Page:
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From A Children's Primer of the Way

The Path of Wisdom

There are many citizens of the Empire who believe themselves, by nature, to be filled with the virtue and it comes easily to them, yet the truth is – like all the virtues – Wisdom is a journey and must ever be striven for. Only the fool believes their journey is complete. Wisdom in the Empire takes many forms and what might benefit you in the Wintermark could as easily be your ruin in Varushka. Wisdom’s natural enemies are folly and complacency who steal the wit and desire for understanding and enlightenment. There is also dispute amongst the wise as to the extent that knowledge should be shared with the unready lest it imperils them.

Guidance on the Path

Through meditation on the auras of Wisdom, and careful analysis of the stories of paragons and exemplars, the priests of the Way have gleaned insight into the heart of the virtue and how best to pursue it. There are collections of parables, tales, sayings and teachings that distill this for Imperial citizens to learn from. The following are a handful of teachings and sayings deemed to be essential to understanding the path:

  • The Virtuous apply what they have learned; Wisdom knows all knowledge is incomplete.
  • Let every word you speak carry meaning; do not use forty when four will do.
  • Wisdom is not always knowing the answer; Wisdom is finding the right question.
  • Test what you learn; only fools accept hearsay as truth.
  • Despise folly and chastise the fool that spreads it.

Paragons and Exemplars

Recognised paragons and exemplars of Wisdom include:

  • The legendary paragon Zoria learned the names of all the creatures of the wild; bird and beast, fish and fowl and using their names, commanded them to serve her.
  • The paragon Isenbrad of the Steinr was known for practicality, good judgement and wise counsel, and is said to have been the first runesmith
  • The paragon Atun of the Highborn steered the ships that bore the Highborn through unknown waters to their new homeland.
  • The exemplar Avigliana di Sarvos of League encouraged others to take note of the world they lived in and put the truth of it in writing.
  • The exemplar Kala codified a system of weights and measures that are still in use today and provided much of the foundation for modern Imperial scholarship.

Symbols of Wisdom

One of the most widely accepted symbols of Wisdom is the scale, used to weigh and measure the world. Other tools of measurement, evaluating, and recording knowledge are also popular including the abacus, the quill, and the rolled scroll.

Things that create light and illumination are also popular icons of Wisdom, and there is some crossover with the symbols of vigilance in this regard but the meaning tends to be subtly different. The lantern, the candle, and the torch allow the virtuous to see clearly, and to understand things as they actually are, as well as to provide the opportunity to take action (such as when Isenbrad used a lantern to illuminate the cave in which he carved his runic secrets). Many priests and pilgrims of the Path of Wisdom often carry sources of light or the means to provide such, along with the means to record such knowledge and wisdom that they encounter.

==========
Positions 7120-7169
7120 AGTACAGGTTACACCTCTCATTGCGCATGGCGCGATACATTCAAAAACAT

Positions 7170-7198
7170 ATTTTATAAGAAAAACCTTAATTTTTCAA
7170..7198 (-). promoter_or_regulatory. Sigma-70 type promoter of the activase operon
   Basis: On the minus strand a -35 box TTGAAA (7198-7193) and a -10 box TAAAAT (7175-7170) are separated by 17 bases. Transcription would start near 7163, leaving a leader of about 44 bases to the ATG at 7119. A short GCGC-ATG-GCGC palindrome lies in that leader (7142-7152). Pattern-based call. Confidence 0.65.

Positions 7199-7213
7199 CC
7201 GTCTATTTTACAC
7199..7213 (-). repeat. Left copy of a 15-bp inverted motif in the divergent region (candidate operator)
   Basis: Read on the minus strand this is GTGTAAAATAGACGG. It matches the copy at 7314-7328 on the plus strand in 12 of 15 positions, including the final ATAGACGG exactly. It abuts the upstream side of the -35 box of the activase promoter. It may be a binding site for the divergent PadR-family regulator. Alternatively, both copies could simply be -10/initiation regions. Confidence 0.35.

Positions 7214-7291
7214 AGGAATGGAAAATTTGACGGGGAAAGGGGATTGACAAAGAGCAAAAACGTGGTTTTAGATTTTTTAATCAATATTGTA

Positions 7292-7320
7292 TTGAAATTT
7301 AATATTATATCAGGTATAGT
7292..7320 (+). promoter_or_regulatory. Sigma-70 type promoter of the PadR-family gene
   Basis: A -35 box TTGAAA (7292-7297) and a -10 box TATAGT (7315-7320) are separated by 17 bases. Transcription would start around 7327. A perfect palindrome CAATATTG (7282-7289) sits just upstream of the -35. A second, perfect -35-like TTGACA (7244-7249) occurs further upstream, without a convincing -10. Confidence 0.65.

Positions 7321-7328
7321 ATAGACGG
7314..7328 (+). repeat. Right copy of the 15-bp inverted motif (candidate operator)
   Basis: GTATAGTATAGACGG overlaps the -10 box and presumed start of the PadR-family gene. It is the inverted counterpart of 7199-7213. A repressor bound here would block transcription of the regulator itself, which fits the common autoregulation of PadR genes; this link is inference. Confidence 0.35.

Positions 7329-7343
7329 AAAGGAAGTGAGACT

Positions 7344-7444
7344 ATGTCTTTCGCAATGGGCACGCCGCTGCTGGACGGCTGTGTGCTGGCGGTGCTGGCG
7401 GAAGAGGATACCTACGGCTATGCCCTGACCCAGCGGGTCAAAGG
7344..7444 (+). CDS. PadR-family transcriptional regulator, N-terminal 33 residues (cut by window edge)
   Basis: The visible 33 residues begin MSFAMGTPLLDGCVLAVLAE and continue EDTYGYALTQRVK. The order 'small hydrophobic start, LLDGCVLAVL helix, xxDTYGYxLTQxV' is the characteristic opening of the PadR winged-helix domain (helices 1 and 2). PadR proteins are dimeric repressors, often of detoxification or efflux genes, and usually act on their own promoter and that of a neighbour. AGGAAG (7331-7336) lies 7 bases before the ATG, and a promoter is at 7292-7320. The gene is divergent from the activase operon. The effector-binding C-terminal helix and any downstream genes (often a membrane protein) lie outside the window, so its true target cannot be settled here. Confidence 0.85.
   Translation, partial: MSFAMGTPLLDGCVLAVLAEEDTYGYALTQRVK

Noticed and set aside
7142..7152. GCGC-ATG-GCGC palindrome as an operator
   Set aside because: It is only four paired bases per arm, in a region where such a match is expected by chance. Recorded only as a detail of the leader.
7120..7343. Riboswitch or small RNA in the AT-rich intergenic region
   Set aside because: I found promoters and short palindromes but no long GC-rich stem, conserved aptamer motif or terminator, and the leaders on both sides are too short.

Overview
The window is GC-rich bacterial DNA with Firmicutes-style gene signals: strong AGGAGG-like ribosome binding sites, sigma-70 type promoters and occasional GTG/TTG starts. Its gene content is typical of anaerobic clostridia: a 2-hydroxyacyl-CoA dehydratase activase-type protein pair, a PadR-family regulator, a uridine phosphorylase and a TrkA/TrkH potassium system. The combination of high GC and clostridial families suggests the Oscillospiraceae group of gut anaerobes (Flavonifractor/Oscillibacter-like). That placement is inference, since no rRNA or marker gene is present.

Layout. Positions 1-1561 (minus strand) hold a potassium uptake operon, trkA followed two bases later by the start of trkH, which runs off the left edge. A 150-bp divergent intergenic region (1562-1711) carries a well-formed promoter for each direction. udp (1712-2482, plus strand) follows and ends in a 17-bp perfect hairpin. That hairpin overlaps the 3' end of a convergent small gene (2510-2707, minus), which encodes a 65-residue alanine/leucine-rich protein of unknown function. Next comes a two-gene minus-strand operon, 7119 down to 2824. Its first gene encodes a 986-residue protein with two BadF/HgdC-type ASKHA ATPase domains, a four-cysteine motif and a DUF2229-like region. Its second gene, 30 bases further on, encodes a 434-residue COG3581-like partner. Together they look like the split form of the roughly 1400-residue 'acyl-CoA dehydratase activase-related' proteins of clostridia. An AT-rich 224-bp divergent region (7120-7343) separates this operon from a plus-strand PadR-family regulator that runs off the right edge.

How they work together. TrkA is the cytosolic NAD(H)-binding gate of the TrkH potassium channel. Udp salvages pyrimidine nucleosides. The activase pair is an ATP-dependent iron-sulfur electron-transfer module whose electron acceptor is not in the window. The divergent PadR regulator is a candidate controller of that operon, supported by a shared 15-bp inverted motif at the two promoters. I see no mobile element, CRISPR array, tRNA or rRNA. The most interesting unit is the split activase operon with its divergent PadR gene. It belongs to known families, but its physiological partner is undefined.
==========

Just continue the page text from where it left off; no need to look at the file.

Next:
Before the formation of the Imperial Synod, Wisdom was often represented by animals of one type or another, perhaps in recognition of the mastery of animals practiced by Zoria. The early Synod discouraged this practice; especially among the Highborn it was argued that beasts are inferior to humans - although understandably this attitude did not sit well with the people of Wintermark or Varushka who largely ignored it.

The raven symbolises wisdom in Wintermark, while in Varushka they prefer the squirrel and the vigilant spider. Unsurprisingly perhaps some magicians use the rune Irremais, which represents a certain kind of wisdom.

During their Spring festival, the Urizen represent Wisdom with white or silver flowers.

Wisdom is not short hand for ‘action I’d like you to take’, and foolishness is not synonymous with ‘outcome I wish you had not provoked'

Cardinal Agnetha De Rondell, Spring 378YE

Further reading

  • You can learn about the various spiritual roleplaying effects created by priests dedicated to Wisdom here.
  • You can learn about the skills that priests can use to enlighten others to the virtue of Wisdom here.

The Seven Virtues